It has been a contentious issue for as long as many can remember – that of political interference in the bureaucracy. The Supreme Court has now taken the matter into hand with its recent judgment asking the Centre and state governments to ensure that civil servants have a fixed tenure.
To work out the modalities, the apex court has suggested setting up independent civil servants boards (CSB) at the state and Central level within three months that would make recommendations to the government on matters relating to disciplinary action, transfers and postings of civil servants.
Acting on a two-year-old PIL filed by a group of retired bureaucrats, the apex court's judgment requires that the Centre and states pass supporting legislation.
The court was particularly critical of the political establishment in observing that civil servants had no stability in their tenure and were at times being transferred at the "whims and fancies of the executive head for political and other considerations and not in public interest".
The court has asked bureaucrats to put in writing the oral orders given by their superiors. The observation that a fixed tenure would "promote professionalism, efficiency and good governance" highlights the plight bureaucrats currently face because of political interference.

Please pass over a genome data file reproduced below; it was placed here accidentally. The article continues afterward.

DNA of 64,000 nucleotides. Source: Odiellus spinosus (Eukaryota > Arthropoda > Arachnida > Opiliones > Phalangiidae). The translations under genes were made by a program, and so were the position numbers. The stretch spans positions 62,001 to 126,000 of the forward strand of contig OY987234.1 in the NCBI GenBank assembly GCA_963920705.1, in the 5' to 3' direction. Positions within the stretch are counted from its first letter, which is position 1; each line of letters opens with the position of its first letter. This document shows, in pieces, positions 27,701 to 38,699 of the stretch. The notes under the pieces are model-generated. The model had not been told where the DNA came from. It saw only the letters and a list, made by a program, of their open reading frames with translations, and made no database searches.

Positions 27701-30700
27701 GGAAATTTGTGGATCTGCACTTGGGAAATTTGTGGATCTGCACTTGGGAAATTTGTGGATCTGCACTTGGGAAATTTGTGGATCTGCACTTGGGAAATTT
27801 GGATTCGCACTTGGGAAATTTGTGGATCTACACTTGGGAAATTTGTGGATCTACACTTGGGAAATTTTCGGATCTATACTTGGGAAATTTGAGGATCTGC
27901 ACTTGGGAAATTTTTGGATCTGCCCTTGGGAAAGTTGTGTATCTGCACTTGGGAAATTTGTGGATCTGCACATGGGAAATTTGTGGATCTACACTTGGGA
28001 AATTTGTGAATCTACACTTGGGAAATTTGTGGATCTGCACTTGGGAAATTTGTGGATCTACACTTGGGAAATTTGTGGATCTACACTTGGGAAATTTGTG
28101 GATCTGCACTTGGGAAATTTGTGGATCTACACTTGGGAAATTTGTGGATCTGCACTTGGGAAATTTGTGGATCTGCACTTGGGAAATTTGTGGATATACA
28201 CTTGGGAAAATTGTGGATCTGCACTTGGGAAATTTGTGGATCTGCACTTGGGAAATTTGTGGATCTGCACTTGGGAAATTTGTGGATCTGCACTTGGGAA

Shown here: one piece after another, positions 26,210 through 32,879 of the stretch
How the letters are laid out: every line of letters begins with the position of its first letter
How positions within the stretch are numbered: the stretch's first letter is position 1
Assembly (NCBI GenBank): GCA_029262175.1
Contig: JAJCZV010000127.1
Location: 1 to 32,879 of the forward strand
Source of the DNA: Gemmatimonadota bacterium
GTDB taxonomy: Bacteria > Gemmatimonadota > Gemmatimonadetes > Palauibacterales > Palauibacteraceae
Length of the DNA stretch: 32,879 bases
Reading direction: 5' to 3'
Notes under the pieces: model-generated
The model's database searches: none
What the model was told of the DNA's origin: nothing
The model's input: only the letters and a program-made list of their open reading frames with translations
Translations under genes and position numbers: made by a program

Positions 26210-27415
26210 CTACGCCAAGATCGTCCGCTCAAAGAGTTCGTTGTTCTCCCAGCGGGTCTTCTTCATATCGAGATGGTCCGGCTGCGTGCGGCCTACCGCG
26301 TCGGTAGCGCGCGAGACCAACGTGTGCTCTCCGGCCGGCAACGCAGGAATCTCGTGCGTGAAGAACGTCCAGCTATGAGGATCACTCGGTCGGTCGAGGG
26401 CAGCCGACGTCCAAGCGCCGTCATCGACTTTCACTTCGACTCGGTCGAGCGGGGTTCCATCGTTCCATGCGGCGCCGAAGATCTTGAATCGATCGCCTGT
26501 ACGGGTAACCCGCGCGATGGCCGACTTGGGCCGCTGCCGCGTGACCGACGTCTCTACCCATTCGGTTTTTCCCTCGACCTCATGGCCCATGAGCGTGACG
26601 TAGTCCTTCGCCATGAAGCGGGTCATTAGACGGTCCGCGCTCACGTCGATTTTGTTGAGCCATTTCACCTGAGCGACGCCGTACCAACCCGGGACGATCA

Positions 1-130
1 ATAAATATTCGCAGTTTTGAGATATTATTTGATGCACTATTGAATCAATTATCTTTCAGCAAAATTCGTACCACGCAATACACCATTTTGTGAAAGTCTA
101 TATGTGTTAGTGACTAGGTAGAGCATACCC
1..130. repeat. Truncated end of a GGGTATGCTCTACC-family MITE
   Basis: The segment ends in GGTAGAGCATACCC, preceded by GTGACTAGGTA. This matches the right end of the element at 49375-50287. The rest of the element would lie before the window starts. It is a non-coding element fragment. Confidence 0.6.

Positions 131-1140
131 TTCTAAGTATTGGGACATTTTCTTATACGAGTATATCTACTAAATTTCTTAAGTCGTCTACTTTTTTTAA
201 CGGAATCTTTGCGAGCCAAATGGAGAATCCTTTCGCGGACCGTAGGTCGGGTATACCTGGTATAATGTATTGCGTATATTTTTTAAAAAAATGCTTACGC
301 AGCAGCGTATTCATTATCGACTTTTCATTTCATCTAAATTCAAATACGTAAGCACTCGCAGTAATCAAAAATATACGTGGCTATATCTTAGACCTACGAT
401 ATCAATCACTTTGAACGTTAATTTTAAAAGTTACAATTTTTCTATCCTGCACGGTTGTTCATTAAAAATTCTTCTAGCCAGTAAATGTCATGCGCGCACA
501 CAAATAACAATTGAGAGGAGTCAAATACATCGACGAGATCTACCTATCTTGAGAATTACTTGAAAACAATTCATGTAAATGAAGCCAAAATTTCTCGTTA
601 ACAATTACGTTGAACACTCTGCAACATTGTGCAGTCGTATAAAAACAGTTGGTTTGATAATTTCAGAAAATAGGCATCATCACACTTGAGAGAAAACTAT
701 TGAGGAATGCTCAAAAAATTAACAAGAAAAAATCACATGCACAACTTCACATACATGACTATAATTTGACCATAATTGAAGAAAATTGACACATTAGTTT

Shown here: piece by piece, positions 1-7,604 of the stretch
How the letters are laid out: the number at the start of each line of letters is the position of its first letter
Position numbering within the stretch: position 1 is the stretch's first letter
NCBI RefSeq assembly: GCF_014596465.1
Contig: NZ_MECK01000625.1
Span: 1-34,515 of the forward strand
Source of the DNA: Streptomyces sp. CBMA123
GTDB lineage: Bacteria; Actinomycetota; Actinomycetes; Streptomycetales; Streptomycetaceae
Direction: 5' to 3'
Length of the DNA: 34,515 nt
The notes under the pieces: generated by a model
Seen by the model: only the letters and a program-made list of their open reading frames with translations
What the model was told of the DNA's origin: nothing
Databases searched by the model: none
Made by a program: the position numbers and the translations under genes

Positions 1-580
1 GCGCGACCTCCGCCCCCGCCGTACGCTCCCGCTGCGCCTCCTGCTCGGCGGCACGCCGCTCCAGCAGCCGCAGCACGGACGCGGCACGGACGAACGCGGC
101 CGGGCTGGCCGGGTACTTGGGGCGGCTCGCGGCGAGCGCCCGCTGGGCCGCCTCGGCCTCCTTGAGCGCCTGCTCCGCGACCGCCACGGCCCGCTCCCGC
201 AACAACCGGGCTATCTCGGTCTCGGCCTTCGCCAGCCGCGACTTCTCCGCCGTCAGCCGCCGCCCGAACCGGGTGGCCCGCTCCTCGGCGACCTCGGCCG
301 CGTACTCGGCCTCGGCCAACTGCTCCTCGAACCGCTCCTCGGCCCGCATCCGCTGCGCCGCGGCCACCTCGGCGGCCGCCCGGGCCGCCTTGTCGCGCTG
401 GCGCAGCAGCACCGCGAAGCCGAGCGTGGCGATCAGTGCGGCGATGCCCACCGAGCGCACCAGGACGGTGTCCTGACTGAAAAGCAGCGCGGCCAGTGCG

Seen in the light of the recent events which highlighted the case of IAS officer Ashok Khemka, who was transferred while investigating land deals by Robert Vadra in Haryana, or the case of Durga Shakti Nagpal, who was suspended and later reinstated for taking on the sand mafia in Uttar Pradesh, an independent CSB will put a check on arbitrary transfers and suspensions.
That these are not one-off cases adds more urgency for a politically independent body like the CSB. While the BJP has welcomed the judgment, the UPA government has criticised it which is no surprise.
Many feel that the court order is unworkable and is seen as yet another instance where the judiciary and political establishment will be at loggerheads.
The government's claim that it has been working towards bringing more transparency through its draft 'Civil Services Performance, Standards and Accountability Bill, 2010' comes a bit late in the day and cannot but be seen as a poor effort to counter the CSB.
The euphoria over the judgment will be short-lived if it goes the way earlier administrative reform suggestions have gone. The 2006 directive of the apex court calling for sweeping police reforms to make the force more professional and free from political interference is still gathering dust.
But the need for a drastic overhaul of the civil services is long overdue and can only add value to our democracy.